by Anthony Mirhaydari | September 16, 2013 1:55 pm
Heading into the all-important Federal Reserve policy meeting on Wednesday, investors and traders alike are desperately trying to get a sense of what Bernanke & Co. will decide. Will they taper their ongoing $85 billion-a-month long-term bond-buying stimulus? Or will they hold off, as analysts at Bank of America Merrill Lynch expect, until their October or December policy meetings?
Or perhaps a small taper will be combined with an easing of so-called “forward guidance” on short-term interest rates, promising to keep rates near 0% for longer.
The market’s performance Monday — surging in response to news that Larry Summers, a potentially hawkish candidate for the Fed chairmanship, is out of the running — shows just how sensitive stock prices are to what’s happening within the Eccles Building in Washington.
Thus, it is with great interest that I’ve noticed signs the market might be discounting a smaller-than-expected tapering.
Long-term interest rates are pulling back as Treasury bond prices stabilize. The U.S. dollar is testing the bottom of its four-month trading channel, presaging a possible breakdown here, as would be expected if the Fed is going to keep pumping cheap money into the financial system.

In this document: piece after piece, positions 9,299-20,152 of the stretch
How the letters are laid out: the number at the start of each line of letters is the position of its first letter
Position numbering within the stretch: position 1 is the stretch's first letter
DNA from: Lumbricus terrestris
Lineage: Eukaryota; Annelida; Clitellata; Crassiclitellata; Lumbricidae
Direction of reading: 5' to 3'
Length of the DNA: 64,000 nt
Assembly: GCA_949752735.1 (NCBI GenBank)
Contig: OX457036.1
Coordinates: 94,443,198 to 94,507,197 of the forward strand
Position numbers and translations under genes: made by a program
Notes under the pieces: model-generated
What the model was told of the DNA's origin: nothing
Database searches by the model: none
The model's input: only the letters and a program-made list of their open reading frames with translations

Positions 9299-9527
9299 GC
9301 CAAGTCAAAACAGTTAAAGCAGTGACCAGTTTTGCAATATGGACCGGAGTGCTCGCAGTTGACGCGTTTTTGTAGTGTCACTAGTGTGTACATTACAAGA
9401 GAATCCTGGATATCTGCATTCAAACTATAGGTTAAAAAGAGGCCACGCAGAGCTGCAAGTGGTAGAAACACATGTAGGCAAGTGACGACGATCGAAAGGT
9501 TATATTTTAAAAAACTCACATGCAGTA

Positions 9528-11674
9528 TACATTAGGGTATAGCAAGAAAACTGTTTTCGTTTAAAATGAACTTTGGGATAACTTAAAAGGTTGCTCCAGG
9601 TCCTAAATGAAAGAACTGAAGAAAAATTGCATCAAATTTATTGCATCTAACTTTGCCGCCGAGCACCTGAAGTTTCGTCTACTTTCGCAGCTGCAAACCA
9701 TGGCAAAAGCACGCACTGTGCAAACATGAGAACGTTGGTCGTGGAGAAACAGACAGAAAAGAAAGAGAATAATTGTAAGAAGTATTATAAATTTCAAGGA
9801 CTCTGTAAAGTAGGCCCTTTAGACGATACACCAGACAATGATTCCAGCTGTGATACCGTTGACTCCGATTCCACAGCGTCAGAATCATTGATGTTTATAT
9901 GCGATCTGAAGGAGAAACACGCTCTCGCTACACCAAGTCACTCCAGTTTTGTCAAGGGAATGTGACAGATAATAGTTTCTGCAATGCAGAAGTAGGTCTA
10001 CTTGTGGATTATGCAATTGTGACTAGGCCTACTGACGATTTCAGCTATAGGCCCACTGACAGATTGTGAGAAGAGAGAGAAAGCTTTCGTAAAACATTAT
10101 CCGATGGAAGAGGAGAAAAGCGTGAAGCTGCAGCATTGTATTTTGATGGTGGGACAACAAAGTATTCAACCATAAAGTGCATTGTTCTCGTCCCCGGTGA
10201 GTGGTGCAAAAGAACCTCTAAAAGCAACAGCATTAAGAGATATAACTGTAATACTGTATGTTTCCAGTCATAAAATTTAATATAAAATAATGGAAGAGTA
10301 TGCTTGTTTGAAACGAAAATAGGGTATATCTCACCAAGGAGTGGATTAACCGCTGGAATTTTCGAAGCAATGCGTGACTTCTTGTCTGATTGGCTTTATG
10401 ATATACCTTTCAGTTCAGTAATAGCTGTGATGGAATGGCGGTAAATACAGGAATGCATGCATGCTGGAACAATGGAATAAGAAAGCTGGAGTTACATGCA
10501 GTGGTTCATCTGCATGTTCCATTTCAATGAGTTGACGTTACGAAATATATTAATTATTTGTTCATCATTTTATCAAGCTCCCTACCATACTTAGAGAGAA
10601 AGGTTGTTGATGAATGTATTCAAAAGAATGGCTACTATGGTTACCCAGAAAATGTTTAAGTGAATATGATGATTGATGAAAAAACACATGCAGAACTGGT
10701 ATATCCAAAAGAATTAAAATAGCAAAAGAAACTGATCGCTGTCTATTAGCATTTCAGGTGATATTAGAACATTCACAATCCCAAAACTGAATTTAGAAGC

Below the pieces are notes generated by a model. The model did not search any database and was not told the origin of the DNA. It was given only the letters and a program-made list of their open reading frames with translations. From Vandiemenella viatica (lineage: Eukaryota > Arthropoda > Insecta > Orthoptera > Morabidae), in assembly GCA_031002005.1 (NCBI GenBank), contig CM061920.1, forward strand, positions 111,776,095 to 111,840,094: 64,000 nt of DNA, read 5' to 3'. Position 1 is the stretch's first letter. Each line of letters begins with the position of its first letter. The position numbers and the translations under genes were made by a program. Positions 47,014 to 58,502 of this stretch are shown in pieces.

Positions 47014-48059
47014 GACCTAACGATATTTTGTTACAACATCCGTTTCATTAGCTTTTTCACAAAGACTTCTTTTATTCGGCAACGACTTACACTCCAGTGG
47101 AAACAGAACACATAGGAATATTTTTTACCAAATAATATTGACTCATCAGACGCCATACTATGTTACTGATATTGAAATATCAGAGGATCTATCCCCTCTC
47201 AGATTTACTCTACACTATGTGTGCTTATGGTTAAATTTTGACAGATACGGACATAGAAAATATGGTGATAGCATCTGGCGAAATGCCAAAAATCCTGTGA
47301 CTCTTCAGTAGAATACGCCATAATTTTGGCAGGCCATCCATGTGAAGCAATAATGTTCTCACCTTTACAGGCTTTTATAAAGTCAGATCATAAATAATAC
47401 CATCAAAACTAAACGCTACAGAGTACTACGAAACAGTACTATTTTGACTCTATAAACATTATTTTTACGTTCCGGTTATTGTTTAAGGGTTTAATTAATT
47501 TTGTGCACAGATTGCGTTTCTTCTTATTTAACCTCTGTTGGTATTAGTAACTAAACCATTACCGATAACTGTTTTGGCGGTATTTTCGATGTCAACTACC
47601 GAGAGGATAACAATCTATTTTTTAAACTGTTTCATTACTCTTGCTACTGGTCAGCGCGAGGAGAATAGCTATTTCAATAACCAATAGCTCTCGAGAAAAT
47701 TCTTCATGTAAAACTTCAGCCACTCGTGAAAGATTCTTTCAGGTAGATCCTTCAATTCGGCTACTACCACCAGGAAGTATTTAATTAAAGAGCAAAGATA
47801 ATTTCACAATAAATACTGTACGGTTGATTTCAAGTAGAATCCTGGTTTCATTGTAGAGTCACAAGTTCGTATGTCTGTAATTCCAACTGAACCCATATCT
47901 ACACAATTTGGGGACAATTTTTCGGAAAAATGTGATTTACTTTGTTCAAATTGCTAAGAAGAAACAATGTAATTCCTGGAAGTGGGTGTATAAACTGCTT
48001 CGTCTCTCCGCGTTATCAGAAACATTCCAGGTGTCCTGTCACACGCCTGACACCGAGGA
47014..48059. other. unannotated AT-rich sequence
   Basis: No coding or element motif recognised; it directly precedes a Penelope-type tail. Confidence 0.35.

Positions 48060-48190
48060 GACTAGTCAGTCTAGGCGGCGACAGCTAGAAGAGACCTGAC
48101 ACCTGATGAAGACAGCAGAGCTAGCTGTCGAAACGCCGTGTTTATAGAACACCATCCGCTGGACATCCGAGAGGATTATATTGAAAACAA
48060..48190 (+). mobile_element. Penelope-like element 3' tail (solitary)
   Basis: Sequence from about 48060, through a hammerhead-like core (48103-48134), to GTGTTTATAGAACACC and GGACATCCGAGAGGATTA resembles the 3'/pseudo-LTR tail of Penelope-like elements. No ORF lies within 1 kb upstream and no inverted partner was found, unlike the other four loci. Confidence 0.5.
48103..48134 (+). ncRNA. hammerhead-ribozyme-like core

In stocks, I’m seeing interest-rate-sensitive areas — which had been beaten down after the Fed first started talking taper back in May — come back to life.
Click to Enlarge Just look at the performance of mortgage REITs like Anworth Asset Mortgage (ANH), which is punching above its upper Bollinger Band in a big way for the first time since March. Or Arlington Asset Investment Corp. (AI), shown to the right in a picture-perfect breakout pattern.
Or how about housing stocks, with the Homebuilders SPDR (XHB) on the move with solid volume for the first time since April? The turn in the iShares U.S. Home Construction ETF (ITB) is even more dramatic, threatening to make an upward cross of its 200-day moving average for the first time since late 2011.
Of course, no one really knows whether Bernanke will meet these increasing dovish market expectations. So while these stocks look attractive here, I’m recommending clients raise a little cash heading into Wednesday’s decision. I’m also selling off positions in my Edge Letter Sample Portfolio.
I’d rather avoid the volatility that’s sure to come, and chase (if necessary) an ongoing rebound than suffer disappointment if the taper is larger and harder than expected.
As of this writing, Anthony Mirhaydari did not hold a position in any of the aforementioned securities.
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